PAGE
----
Corals are damaged by predators that create different scars of different sizes, shapes, and spatial patterns. It’s advantageous for the coral to heal quickly, and as a result, neighboring polyps often contribute resources to heal damage. I’m interested in how corals (and other colonial or modular organisms) respond to different patterns of damage. For example, if a coral predator creates clustered damage, is that better or worse for the those scars to heal? Does it affect the health of the colony? What are long-term effects of that pattern?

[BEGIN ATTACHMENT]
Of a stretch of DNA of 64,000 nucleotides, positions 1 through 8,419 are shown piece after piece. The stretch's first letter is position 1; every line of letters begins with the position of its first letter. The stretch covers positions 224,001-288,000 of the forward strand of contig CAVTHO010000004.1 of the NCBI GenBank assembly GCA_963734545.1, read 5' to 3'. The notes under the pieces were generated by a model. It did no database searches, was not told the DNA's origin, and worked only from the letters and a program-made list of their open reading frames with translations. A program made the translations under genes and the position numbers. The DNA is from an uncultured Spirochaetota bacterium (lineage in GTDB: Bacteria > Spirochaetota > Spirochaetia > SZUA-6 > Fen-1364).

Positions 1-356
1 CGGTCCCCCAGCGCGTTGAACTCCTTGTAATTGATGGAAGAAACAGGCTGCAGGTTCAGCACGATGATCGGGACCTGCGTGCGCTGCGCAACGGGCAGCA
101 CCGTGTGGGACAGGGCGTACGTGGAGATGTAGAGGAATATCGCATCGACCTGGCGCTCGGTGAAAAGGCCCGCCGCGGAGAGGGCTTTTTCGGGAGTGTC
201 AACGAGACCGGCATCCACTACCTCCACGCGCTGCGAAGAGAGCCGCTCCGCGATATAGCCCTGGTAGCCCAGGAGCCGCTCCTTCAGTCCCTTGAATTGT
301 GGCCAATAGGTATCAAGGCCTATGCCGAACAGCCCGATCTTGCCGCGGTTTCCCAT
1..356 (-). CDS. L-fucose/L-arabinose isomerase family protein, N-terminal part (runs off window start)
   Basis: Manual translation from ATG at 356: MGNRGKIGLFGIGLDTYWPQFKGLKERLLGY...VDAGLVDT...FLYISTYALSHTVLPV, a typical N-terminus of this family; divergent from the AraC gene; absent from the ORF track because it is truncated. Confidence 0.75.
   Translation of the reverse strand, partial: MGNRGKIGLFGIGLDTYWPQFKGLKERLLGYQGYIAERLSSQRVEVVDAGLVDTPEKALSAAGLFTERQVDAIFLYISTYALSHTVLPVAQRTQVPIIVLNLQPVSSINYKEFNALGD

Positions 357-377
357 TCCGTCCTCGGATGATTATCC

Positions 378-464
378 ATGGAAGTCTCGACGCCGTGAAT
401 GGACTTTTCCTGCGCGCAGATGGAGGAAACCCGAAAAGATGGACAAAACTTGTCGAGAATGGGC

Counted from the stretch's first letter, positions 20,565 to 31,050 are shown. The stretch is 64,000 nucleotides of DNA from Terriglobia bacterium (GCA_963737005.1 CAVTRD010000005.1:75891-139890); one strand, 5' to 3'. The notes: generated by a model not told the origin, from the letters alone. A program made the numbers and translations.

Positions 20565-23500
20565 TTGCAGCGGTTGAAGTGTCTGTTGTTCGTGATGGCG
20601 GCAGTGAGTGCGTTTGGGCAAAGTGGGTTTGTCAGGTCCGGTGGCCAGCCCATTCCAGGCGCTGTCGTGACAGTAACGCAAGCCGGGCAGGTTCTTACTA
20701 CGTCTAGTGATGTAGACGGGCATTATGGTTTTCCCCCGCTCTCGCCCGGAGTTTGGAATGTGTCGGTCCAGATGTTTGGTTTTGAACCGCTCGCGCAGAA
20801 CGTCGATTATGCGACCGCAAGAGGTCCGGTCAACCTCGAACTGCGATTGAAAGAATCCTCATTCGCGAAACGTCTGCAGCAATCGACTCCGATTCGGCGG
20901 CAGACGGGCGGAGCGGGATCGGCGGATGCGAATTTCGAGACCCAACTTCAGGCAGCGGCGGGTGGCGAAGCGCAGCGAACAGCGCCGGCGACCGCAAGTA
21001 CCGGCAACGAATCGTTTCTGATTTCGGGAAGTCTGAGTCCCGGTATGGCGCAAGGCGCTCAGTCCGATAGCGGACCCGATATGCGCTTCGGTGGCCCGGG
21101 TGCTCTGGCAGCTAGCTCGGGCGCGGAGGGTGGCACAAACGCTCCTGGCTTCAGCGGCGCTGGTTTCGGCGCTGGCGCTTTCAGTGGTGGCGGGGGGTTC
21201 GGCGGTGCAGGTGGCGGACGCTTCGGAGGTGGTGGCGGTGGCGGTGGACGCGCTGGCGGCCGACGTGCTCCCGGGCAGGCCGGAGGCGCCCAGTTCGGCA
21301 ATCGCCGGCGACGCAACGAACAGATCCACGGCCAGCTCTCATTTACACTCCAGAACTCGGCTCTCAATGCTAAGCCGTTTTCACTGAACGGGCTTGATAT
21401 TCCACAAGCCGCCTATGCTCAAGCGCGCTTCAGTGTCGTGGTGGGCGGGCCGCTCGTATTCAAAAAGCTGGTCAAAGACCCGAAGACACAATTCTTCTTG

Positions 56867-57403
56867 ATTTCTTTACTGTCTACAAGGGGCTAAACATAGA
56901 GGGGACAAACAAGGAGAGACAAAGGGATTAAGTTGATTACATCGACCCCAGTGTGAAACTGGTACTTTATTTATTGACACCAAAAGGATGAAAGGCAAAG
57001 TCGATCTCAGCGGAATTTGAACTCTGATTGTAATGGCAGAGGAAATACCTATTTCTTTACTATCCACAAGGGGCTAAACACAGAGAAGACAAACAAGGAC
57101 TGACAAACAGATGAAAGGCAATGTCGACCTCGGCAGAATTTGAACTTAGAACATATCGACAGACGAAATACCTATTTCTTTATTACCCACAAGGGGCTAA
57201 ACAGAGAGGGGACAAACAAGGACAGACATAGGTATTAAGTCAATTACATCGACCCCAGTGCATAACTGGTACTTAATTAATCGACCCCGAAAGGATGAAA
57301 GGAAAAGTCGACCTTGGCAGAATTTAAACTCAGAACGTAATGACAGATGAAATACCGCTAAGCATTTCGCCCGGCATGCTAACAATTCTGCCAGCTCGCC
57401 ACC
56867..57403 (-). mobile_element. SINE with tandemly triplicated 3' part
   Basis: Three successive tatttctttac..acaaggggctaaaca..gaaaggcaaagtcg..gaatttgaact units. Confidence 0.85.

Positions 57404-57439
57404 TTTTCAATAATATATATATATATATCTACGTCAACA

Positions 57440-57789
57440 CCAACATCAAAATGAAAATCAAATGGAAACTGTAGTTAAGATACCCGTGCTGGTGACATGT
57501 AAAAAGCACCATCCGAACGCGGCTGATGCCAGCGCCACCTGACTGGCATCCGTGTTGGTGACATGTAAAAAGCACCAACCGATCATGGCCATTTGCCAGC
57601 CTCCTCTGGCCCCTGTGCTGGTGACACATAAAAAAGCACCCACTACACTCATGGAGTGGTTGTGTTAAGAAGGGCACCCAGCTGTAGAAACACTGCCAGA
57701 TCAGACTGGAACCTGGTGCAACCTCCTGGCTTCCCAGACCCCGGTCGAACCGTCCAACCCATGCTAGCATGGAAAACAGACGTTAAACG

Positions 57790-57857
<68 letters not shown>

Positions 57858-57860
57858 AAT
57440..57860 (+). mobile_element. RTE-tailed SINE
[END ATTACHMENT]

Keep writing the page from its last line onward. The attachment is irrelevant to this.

To address these questions, I use a combination of field experiments and stochastic growth models. Using field surveys and experiments, I’ve demonstrated how scars close to one another heal more slowly than scars far apart, and that these effects can affect the morphology of the coral (Hamman 2019, Oecologia).
Based on these results, I’m now interested in expanding that work in several ways, including expanding to additional modular organisms, developing stochastic growth models that can help predict the effects of various stressors on coral morphology, and studying how those changes in morphology might affect long-term reef health.